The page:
Sign up for our daily briefing

Make your busy days simpler with Axios AM/PM. Catch up on what's new and why it matters in just 5 minutes.

Please enter a valid email.

Please enter a valid email.

Subscription failed
Thank you for subscribing!

Catch up on the day's biggest business stories

Subscribe to Axios Closer for insights into the day’s business news and trends and why they matter

Please enter a valid email.

Please enter a valid email.

Subscription failed
Thank you for subscribing!

Stay on top of the latest market trends

Subscribe to Axios Markets for the latest market trends and economic insights. Sign up for free.

Please enter a valid email.

Please enter a valid email.

Subscription failed
Thank you for subscribing!

Sports news worthy of your time

Binge on the stats and stories that drive the sports world with Axios Sports. Sign up for free.

Please enter a valid email.

Please enter a valid email.

Subscription failed
Thank you for subscribing!

Tech news worthy of your time

Get our smart take on technology from the Valley and D.C. with Axios Login. Sign up for free.

Please enter a valid email.

Please enter a valid email.

Subscription failed
Thank you for subscribing!

Get the inside stories

Get an insider's guide to the new White House with Axios Sneak Peek. Sign up for free.

Please enter a valid email.

Please enter a valid email.

Subscription failed
Thank you for subscribing!

Axios on your phone

Get breaking news and scoops on the go with the Axios app.

Download for free.

Catch up on coronavirus stories and special reports, curated by Mike Allen everyday

Catch up on coronavirus stories and special reports, curated by Mike Allen everyday

Please enter a valid email.

Please enter a valid email.

Subscription failed
Thank you for subscribing!

Want a daily digest of the top Denver news?

Get a daily digest of the most important stories affecting your hometown with Axios Denver

Please enter a valid email.

Please enter a valid email.

Subscription failed
Thank you for subscribing!

Want a daily digest of the top Des Moines news?

Get a daily digest of the most important stories affecting your hometown with Axios Des Moines

Please enter a valid email.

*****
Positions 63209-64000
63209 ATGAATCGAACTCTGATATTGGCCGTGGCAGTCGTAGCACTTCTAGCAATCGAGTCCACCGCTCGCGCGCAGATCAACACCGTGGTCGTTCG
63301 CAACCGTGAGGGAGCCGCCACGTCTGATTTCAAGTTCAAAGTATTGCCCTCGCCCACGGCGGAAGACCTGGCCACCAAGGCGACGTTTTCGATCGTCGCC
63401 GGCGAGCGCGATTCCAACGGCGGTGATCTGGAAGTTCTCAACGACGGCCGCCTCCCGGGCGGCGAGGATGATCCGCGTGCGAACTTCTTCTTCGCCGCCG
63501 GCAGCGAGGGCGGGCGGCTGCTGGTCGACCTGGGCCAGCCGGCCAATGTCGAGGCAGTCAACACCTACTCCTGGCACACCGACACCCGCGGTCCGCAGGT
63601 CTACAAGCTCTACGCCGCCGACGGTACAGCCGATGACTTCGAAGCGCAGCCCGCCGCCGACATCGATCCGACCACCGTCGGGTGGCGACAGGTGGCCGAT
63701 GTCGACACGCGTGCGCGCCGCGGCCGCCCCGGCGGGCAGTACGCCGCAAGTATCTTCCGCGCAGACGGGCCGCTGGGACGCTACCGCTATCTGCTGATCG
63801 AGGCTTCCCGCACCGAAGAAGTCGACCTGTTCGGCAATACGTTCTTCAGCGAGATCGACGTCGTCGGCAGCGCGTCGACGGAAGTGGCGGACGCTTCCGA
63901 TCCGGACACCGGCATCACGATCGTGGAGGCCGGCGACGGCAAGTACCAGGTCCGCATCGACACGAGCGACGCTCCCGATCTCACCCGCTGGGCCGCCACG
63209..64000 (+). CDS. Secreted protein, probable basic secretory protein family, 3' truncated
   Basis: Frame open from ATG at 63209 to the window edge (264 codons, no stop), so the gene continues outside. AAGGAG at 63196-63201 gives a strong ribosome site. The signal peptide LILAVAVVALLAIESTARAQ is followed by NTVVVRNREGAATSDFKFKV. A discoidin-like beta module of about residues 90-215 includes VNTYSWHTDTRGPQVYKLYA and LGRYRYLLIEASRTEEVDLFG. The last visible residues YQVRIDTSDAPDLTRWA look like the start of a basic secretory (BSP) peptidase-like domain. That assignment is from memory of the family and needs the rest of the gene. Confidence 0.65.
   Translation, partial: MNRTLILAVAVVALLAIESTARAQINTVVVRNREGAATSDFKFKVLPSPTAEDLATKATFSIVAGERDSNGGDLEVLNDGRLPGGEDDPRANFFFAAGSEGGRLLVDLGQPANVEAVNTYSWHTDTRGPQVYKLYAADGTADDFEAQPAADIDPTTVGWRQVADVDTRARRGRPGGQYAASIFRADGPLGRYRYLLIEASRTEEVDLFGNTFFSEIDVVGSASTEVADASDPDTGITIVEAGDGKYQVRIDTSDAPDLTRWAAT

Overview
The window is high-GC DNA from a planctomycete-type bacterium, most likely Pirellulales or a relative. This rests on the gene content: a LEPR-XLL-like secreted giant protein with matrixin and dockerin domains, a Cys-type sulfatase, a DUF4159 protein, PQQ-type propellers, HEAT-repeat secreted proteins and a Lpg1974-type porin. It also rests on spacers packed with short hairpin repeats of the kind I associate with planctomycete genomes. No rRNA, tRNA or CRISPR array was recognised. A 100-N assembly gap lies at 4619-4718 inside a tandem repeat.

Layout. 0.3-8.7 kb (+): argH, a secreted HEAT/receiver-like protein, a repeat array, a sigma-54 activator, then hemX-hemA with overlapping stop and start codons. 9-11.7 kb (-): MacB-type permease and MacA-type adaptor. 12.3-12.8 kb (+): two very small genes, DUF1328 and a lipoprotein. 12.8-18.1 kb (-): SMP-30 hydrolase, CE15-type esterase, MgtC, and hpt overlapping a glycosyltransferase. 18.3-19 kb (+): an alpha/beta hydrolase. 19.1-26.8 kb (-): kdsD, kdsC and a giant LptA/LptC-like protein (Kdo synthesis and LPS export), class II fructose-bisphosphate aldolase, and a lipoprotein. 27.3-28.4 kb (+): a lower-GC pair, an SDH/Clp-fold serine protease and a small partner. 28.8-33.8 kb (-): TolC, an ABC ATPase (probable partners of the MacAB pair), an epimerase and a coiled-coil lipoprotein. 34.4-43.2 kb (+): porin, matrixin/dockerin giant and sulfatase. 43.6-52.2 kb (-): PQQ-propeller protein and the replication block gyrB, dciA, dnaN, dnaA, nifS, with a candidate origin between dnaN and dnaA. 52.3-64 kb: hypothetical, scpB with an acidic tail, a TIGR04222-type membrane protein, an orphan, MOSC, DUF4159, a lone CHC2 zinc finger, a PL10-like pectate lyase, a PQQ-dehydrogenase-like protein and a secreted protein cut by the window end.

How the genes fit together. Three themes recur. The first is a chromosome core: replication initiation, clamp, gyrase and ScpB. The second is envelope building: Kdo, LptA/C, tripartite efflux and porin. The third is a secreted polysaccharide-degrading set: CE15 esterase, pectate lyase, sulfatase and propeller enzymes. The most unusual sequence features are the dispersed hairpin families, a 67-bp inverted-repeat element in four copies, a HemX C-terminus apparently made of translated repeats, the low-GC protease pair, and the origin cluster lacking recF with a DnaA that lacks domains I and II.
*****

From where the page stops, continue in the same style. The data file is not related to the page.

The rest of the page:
Please enter a valid email.

Subscription failed
Thank you for subscribing!

Want a daily digest of the top Twin Cities news?

Get a daily digest of the most important stories affecting your hometown with Axios Twin Cities

Please enter a valid email.

Please enter a valid email.

Subscription failed
Thank you for subscribing!

Want a daily digest of the top Tampa Bay news?

Get a daily digest of the most important stories affecting your hometown with Axios Tampa Bay

Please enter a valid email.

Please enter a valid email.

Subscription failed
Thank you for subscribing!

Want a daily digest of the top Charlotte news?

Get a daily digest of the most important stories affecting your hometown with Axios Charlotte

Please enter a valid email.

Please enter a valid email.

Subscription failed
Thank you for subscribing!

Sign up for Axios NW Arkansas

Stay up-to-date on the most important and interesting stories affecting NW Arkansas, authored by local reporters

Please enter a valid email.

Please enter a valid email.

Subscription failed
Thank you for subscribing!

Please enter a valid email.

Please enter a valid email.

Subscription failed
Thank you for subscribing!

The memo drafted by Rep. Devin Nunes of the House Intelligence Committee alleged abuses of the Foreign Intelligence Surveillance Act (FISA) by the FBI and the Department of Justice.

Why it matters: There are a lot of myths about FISA, its associated courts, and the approval process the DOJ must go through to get a warrant to conduct surveillance. And questions remain about the application regarding the FBI's decision to surveil Carter Page following the memo's release.

Here's what you need to know about what FISA is and how the application process works.

What is FISA?
  • Signed into law in 1978, FISA requires the government to obtain permission from a judge on the Foreign Intelligence Surveillance Court (FISC) in order to surveil communications on domestic soil for national security reasons.